Meet a Retriever—Nathan Wooddell ’23, graduate student specializing in Russian and cybersecurity 

Published: Feb 28, 2024

Man and woman sitting at a desk in a classroom in front of a whiteboard with Russian words, focused on the papers in front of them.
Nathan Wooddell '23 and Russian Professor Vira Zhdanovych work together on cybersecurity vocabulary in Russian. (Marlayna Demond '11/UMBC)
Meet Nathan Wooddell ’23, computer science. Nathan is a member of UMBC’s CyberCorps: Scholarship for Service cohort, and is getting his master’s in cybersecurity as a graduate researcher at the National Nuclear Security Agency. Nathan attributes much of his success to the connections he’s made with the staff and faculty at UMBC who have helped him to discover his true passions. During his time as an undergraduate at UMBC, Nathan also completed a Russian language certificate, and has found a way to combine his interests of both cybersecurity and the Russian language in the professional world. Take it away, Nathan.  

Q: What’s one thing you’d want someone to know about the support you find at UMBC?

A: In many classes, casual visits to professors during office hours, polite interactions during class, and expressing interest in the subject matter can go a long way. Such interactions help with all aspects of student life. Too many students fail to take proper advantage of the fantastic support that the university faculty can offer. The best way to do this in my experience is simply to speak with your professors after class or outside of class.

Such interactions help with all aspects of student life. The faculty can offer support in the form of academic resources, scholarship recommendations, professional guidance, and even letters of recommendation for work or graduate programs.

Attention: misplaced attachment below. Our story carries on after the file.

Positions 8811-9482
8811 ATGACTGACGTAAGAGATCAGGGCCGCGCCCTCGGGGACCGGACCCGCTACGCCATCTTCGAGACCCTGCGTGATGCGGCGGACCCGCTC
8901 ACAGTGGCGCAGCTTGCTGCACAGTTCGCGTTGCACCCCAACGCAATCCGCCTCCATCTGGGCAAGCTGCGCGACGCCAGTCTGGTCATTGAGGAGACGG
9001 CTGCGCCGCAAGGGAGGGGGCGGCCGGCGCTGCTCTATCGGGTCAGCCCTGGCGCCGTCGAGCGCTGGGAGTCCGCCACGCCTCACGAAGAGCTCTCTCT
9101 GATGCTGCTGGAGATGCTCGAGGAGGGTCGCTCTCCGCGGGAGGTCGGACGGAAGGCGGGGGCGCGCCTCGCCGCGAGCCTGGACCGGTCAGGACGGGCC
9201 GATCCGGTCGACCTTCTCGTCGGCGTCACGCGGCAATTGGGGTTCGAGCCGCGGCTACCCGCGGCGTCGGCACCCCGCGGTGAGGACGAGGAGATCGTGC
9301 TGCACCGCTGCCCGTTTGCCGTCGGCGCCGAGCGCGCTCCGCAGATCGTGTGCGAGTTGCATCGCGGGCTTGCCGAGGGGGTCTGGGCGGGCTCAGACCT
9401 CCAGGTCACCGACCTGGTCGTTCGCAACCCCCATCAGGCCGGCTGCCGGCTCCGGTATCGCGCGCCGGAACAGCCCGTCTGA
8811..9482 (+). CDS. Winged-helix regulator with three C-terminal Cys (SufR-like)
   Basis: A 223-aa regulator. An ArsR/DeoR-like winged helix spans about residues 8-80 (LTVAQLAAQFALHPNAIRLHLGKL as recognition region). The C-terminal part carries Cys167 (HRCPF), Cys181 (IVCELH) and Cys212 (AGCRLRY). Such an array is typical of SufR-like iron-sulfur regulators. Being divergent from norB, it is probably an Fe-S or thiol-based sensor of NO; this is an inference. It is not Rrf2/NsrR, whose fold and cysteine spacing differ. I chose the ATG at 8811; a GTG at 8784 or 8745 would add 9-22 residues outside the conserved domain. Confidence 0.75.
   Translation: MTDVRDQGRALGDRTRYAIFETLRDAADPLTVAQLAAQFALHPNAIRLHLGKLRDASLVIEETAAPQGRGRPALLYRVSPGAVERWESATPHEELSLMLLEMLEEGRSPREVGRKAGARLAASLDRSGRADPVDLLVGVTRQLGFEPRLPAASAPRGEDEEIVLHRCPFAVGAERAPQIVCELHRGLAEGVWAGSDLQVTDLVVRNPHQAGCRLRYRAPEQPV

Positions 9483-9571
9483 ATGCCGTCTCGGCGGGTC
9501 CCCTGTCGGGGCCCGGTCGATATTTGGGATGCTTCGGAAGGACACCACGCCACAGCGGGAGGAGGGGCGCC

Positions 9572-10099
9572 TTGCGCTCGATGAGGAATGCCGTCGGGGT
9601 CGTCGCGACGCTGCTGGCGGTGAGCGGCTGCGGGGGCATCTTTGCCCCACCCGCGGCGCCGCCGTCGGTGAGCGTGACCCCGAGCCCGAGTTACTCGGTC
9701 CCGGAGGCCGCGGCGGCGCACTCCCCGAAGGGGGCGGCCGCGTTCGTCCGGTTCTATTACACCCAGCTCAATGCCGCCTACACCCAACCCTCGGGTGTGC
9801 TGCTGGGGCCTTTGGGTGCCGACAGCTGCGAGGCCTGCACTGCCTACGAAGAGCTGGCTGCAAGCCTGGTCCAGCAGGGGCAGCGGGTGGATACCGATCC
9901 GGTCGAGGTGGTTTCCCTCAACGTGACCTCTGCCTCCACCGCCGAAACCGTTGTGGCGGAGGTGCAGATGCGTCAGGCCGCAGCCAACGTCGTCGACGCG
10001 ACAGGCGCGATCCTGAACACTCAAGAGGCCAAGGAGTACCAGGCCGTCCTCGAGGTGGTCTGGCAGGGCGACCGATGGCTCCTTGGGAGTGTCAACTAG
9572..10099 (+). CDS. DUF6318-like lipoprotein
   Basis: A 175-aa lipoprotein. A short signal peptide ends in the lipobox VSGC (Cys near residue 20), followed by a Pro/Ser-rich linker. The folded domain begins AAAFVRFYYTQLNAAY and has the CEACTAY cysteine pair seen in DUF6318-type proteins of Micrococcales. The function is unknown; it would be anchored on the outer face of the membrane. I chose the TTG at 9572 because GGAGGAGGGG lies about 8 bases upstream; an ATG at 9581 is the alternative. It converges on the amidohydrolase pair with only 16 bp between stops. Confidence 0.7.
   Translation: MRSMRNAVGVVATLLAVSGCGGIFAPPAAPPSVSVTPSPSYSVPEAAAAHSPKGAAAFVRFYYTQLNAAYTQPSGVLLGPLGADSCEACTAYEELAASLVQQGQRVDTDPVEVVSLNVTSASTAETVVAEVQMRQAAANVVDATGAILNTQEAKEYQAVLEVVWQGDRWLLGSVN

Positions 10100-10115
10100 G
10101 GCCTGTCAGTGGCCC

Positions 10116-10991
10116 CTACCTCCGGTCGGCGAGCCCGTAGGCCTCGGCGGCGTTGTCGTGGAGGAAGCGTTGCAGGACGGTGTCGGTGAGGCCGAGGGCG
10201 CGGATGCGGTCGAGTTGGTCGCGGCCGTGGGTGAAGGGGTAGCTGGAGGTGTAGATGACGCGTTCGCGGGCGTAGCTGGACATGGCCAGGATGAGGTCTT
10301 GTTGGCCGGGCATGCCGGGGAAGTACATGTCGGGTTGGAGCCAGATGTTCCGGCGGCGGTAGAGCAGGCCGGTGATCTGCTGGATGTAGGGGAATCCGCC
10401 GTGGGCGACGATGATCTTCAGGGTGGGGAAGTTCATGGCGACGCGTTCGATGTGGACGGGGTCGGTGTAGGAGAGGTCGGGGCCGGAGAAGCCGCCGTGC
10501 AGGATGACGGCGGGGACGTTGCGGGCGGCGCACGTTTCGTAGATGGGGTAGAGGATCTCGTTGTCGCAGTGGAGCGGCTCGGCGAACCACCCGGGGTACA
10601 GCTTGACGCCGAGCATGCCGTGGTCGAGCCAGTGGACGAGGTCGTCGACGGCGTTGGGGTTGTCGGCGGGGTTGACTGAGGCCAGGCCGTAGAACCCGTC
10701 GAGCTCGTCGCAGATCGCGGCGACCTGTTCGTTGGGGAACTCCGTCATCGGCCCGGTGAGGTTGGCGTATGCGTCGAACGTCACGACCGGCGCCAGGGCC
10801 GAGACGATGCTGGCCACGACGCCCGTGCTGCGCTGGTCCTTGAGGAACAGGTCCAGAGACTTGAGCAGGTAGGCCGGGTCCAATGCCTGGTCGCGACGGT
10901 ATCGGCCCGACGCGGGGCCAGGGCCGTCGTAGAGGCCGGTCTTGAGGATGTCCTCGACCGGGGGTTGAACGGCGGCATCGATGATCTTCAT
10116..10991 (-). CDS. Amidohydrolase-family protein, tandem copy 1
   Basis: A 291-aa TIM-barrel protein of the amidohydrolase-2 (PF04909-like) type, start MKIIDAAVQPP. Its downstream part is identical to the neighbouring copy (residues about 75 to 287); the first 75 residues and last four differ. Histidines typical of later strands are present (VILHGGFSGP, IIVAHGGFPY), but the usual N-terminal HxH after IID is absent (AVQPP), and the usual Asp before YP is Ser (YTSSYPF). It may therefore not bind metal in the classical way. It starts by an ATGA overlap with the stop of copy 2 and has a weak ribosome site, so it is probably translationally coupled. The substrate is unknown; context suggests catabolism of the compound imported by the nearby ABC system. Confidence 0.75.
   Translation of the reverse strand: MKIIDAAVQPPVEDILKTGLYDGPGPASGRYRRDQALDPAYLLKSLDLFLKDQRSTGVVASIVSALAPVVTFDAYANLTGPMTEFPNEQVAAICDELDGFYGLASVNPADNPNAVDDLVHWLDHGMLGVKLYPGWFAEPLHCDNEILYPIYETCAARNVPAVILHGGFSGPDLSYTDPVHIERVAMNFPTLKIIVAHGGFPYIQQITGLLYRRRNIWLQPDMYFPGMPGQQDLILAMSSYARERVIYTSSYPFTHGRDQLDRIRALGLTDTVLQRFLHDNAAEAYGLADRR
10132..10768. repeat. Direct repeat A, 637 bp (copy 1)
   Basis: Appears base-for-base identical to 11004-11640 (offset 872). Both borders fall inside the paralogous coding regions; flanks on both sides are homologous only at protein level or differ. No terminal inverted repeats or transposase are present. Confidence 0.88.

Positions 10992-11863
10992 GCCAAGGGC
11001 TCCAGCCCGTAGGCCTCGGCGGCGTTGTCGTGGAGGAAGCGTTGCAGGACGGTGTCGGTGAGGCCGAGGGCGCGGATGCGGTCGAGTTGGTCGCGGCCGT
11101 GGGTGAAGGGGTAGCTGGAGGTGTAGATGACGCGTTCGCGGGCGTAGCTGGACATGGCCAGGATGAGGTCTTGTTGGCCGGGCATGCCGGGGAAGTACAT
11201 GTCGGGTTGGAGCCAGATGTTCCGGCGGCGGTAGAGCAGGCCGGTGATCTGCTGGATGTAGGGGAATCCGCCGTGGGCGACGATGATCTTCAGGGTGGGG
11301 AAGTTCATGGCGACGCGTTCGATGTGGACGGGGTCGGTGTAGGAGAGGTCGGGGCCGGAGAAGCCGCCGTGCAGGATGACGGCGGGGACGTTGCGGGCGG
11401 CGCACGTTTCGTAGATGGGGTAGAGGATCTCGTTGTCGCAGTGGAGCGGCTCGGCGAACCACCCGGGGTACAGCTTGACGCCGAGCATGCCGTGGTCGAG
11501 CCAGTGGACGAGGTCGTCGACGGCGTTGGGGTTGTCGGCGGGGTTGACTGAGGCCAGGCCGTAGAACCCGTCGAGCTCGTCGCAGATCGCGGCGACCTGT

Q: Tell us about someone in the community who has inspired you or supported you, and how they did it.

A: I want to give special thanks to Russian instructor Vira Zhdanovych. Since I first transferred to UMBC, I have taken Russian language courses with Professor Zhdanovych. It was through her guidance that I got my first research experience when she advised me on my 2022 Undergraduate Research and Creative Achievement Day presentation Analyzing the Russian Federation’s Impact on Global Cyber Security. This was also the first time that I was able to merge my interest in cybersecurity and Russian language. 

Students learning Russian pose for a photo with their professor, holding up different Russian letters to spell out the phrase "Happy New Year!" in the language.
At the MLLI winter and New Year celebration, hosted by the Russian Area in December 2023, Zhdanovych stands in the center holding an “M” and Wooddell is to her right holding the Russian letter “ы.” The full sign reads “Happy New Year!” (Photo courtesy of Zhdanovych)

I have worked extensively with Professor Zhdanovych to study and research the impact of the Russian-speaking world on the cybersecurity and intelligence communities—I owe so much of my professional and academic success to her.

Q: Tell us what you love about your academic program or an organization you’re involved in.

A: I am a participant and former officer in UMBC’s Russian Club. The meetings of this club are especially good for learning about contemporary Russian culture, as well as the geopolitical history, which still shapes the diplomacy of the Russo-American relationship.